Young Guy Tortured by His Friends to Get The Password to His Crypto Wallet 10
courtesy: Human Rights Watch

Young Guy Tortured by His Friends to Get The Password to His Crypto Wallet

A group of young professional men was accused by Manhattan District Attorney’s Office of breaking into a friend’s apartment and torturing him in order to gain access to his wallet.

According to an article from the NY Post, the group of friends went to drink and have fun, and after the victim was drunk, the criminal group seized the opportunity to break into his apartment and violently force him to reveal the secret keys to his wallet.

Nicholas Truglia, 27, never imagined how far his friends were willing to go for money. David Leica, 19, Steven Dorn, 29, and Chris David, 25 and Stephen Orso, 25 accompanied Truglia to his luxury apartment on West 42nd Street at about 2:50 a.m. on Sept. 7, where they proceeded to apply multiple tortures to his friend.
The story that appears in the court papers is quite explicit:

“(Truglia) provide him (Orso) with login information for his cryptocurrency accounts while holding his head underwater in the bathtub, punching him in the stomach and throwing hot wax on him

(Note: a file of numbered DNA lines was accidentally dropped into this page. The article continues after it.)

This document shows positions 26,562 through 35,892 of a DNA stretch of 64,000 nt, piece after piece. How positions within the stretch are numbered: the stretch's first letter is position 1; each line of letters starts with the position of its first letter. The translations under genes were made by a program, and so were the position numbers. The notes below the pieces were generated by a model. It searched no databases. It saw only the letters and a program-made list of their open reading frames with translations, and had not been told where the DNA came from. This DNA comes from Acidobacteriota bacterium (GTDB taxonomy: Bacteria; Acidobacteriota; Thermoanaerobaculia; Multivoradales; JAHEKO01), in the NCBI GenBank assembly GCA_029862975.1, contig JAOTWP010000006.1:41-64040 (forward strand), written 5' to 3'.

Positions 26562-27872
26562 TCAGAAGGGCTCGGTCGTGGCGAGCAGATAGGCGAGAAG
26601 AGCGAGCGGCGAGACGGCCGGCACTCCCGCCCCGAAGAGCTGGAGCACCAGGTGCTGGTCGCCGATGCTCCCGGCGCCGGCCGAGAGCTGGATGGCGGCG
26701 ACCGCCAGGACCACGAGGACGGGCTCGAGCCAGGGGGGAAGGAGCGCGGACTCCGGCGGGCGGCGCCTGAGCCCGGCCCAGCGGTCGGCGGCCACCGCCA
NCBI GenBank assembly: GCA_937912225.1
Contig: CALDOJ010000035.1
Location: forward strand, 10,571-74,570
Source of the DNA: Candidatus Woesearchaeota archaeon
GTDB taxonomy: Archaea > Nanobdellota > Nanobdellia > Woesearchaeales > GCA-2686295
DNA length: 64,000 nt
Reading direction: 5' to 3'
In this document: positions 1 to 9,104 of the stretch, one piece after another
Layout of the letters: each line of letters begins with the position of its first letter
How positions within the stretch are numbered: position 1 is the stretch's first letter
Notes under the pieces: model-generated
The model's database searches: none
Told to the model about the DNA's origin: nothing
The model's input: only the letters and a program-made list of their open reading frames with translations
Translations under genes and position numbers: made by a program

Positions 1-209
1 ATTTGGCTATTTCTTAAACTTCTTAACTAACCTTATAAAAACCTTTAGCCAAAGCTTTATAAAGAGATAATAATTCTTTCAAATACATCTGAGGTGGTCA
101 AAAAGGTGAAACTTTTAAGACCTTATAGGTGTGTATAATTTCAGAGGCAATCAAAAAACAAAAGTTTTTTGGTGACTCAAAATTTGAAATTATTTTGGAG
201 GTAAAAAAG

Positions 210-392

After analyzing a series of surveillance footage, it became evident that the friends escaped two hours after taking Truglia to his apartment. One of them looked like “to be concealing a rectangular object under his sweatshirt consistent with a laptop computer.”

According to the victim’s testimony, Truglia woke up the next day and noticed that his iPhone, laptop, and hardware wallet had disappeared. He immediately reported it to the authorities.

The prosecution has not given details about whether the criminals stole or misused Truglia’s funds. Nor did they mention which cryptos the victim used.

Apparently, Leica returned the iPhone to Truglia the next day in an Uber, and Chris David returned his wax-splashed laptop shortly thereafter.

The defense denied all of Truglia’s accusations against the four men. According to Stacey Richman, the group’s defense attorney, her clients were just “helping a person who had over-imbibed.”

“I provided audio to the district attorney’s office wherein the complainant admits these allegations are false … It’s disappointing that our standard of journalism does not permit the innocent to have their day in court and slanders them upon accusation.”

The group was charged with second-degree burglary and are due back in court March 14